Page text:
I got this glurge today at work. In fact, everybody in the hospital w/email got it. A cow-orker asked me about it and I said, no I’m not going to forward it to anyone. I was then accused of being a heartless person. I sent her the link to the Snopes article. She said, well, it COULD be real. I tried to explain the extreme difficulty in tracking email. She replied with a “Well, you don’t know everything about computers.”
I said, “True, but I do know this is BS.”
She tsk-tsked and walked away.
I sent the Snopes link back to the sender, but never got a reply.
The next glurge email I get will be reported to the sender’s supervisor.
Gotta nip that in the bud. I strongly encourage all the folks working at my company to check Snopes before forwarding stuff like this. And if they fail to check, they get an e-mail with a link to Snopes - forwarded to the entire distribution list so that everyone can see they got snookered.
Unfortunately, there’s little you can do when you present someone with something that’s well researched and accurate and they still choose to believe the BS. If it gets too annoying, maybe you can dig out the company’s official e-mail policy. Does anything in the glurge e-mail (or your co-worker’s forwarding) violate policy?
This really fucking gets on my tits. After, what, ten years of mass Internet use with every other email being deemed a hoax, you’d think people would, I dunno, exercise some common sense and be a bit more suspicious and discerning of forwarded glurge, but no.
Stuff like this makes me think we’re fighting a hopeless war against ignorance. People don’t want the fucking truth.
This is why I love our company email policy that explicitly states that the company email is for company related business only. Any other use goes through the whole verbal/written warning/ ane/or may result in loss of email/internet access/ termination disciplinary action business. Very, very few glurgy/urban legend emails get sent and those that do send one never do it again.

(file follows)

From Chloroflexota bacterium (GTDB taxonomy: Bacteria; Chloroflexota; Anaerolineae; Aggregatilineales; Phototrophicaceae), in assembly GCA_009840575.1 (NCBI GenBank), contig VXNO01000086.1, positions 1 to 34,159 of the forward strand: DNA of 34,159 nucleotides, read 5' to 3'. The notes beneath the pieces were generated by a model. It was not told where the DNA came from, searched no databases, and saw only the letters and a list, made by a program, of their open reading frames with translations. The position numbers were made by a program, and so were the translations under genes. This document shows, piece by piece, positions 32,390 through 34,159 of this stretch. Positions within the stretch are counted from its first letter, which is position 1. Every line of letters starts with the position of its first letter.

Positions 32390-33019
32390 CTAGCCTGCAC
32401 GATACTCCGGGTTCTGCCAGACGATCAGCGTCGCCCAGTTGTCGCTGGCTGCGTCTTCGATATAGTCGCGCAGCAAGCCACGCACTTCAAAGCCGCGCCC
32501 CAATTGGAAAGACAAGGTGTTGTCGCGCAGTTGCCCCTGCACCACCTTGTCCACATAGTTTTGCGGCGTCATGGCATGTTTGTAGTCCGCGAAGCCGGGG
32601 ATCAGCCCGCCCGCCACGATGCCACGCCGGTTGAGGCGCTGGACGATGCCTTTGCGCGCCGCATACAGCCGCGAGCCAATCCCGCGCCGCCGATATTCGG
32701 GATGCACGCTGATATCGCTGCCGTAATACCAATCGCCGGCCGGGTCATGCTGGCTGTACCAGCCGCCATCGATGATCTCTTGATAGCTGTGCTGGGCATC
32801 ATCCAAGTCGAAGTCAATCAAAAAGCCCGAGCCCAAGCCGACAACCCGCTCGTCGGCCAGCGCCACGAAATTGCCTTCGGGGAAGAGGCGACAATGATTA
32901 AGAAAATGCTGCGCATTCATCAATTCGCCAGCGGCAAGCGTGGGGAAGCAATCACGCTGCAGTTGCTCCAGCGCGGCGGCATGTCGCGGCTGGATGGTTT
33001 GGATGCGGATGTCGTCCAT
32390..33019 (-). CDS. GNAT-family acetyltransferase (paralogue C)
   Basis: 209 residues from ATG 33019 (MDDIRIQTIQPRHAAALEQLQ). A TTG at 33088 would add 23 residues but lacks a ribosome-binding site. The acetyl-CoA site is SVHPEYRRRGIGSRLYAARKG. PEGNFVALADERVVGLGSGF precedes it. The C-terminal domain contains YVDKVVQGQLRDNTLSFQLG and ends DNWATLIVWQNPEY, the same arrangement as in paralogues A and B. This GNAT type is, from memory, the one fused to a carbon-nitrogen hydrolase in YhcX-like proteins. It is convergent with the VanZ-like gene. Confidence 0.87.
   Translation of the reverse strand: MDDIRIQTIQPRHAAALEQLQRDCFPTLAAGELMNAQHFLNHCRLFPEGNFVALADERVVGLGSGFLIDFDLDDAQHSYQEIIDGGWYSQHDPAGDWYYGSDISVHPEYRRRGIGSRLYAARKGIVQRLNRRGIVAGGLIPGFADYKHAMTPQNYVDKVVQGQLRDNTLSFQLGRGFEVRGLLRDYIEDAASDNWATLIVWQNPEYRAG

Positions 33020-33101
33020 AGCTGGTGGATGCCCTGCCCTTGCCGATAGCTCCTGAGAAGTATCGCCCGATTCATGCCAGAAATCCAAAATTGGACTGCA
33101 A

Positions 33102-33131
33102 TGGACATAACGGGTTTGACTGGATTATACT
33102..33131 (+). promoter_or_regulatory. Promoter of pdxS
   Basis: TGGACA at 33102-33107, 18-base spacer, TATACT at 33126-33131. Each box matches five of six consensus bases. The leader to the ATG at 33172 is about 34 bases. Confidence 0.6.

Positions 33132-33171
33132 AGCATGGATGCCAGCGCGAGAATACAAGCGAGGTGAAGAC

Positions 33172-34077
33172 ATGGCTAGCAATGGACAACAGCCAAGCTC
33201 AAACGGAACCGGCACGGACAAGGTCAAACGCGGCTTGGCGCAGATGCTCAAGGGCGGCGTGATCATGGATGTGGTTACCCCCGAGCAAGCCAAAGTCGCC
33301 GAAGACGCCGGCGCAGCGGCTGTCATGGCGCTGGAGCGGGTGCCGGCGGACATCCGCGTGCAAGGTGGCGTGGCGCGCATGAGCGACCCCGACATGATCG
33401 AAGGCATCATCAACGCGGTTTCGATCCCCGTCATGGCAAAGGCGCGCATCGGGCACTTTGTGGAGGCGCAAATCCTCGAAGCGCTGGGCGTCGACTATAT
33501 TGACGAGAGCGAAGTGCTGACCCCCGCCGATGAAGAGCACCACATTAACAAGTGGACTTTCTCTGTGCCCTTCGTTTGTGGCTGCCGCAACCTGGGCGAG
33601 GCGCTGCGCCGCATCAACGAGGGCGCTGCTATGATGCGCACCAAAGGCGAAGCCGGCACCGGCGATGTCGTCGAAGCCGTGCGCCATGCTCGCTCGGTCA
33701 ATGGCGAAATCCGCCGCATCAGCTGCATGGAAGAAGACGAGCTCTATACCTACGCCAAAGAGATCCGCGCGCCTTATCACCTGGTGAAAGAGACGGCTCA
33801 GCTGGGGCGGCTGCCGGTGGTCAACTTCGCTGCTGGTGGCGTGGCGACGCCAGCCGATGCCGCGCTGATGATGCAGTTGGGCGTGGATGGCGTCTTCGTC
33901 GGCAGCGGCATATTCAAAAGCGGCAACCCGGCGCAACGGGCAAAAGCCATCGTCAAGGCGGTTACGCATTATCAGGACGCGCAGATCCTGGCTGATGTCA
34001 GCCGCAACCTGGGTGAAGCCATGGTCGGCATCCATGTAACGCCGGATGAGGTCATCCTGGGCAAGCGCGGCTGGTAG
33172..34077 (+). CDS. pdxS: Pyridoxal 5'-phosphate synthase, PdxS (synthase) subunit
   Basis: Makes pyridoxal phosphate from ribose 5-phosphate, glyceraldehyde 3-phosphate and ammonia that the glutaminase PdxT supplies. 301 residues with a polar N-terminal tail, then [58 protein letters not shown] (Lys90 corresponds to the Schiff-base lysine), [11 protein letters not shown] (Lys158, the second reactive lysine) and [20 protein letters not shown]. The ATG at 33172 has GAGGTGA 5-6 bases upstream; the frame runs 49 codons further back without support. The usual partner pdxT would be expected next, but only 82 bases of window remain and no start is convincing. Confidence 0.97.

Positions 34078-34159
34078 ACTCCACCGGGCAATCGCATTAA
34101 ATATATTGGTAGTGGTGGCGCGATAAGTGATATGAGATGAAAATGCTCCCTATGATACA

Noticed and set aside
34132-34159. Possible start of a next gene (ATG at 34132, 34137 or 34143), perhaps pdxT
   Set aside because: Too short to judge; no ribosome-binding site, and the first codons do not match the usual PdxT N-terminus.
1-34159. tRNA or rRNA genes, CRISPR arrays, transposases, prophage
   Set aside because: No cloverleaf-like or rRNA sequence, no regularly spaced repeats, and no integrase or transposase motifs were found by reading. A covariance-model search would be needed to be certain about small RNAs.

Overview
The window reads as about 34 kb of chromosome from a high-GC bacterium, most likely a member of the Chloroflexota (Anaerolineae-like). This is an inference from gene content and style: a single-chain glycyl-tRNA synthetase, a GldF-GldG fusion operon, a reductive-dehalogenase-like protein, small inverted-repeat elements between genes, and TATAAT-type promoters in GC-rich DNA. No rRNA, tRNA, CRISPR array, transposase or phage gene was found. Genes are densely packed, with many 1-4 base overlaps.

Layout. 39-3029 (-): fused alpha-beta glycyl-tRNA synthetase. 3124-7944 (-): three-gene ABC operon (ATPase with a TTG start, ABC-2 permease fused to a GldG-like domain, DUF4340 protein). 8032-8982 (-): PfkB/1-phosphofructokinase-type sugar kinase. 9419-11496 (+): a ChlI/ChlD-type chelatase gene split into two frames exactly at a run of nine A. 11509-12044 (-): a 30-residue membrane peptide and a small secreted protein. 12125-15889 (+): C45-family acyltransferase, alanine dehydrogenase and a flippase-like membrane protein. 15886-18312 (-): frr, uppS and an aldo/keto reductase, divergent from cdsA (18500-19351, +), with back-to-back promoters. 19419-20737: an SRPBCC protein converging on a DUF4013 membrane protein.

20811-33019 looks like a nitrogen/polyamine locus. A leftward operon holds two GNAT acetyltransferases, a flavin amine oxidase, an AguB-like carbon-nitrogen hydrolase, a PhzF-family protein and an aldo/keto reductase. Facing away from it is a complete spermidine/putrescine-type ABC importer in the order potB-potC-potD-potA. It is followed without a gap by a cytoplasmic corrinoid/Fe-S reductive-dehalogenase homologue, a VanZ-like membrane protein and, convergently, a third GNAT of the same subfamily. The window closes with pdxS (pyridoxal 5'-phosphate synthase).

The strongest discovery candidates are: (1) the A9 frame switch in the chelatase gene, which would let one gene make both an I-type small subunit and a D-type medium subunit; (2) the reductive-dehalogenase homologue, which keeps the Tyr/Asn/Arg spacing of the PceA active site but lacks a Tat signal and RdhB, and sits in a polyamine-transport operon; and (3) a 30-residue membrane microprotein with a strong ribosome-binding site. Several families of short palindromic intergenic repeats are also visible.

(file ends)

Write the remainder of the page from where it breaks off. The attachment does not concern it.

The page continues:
Being the policy/procedure/rules/regs sob has its perks.
Passing on glurge is one thing, but when people start up with “It COULD be true” when faced with the facts then shame and humiliation is the only proper response.
Tell her that instead of sending on fake emails in the hopes that someone else will actually send money she should take charge of the office collection for the survivors of the Indian Ocean tsunami. And that she should contribute, at a minimum, 32 cents for each email she forwarded trying to make herself feel like a do-gooder for free. When she takes a pass just mutter “Yeah. I thought so.”
This is what I would have liked to have said to the woman in my anthropology class who was convinced that we could (without the benefit of any drivers, codecs, or hardware) reformat a CD-ROM drive on a 1995 compaq to play DVDs.
I’ve done that at work. It was the glurge that described the guy at his wedding who had taped pictures of his bride screwing the best man. The originator (my cow-orker) was a little put-out for a couple of days, but we’re back to normal now. And she stopped sending me these things, at least.
Who the hell writes this shit in the first place? And what’s the purpose? Is it just to see if people will fall for it? Or was it a made up story in some of those “Make your own urban legend” that then gets spread as one?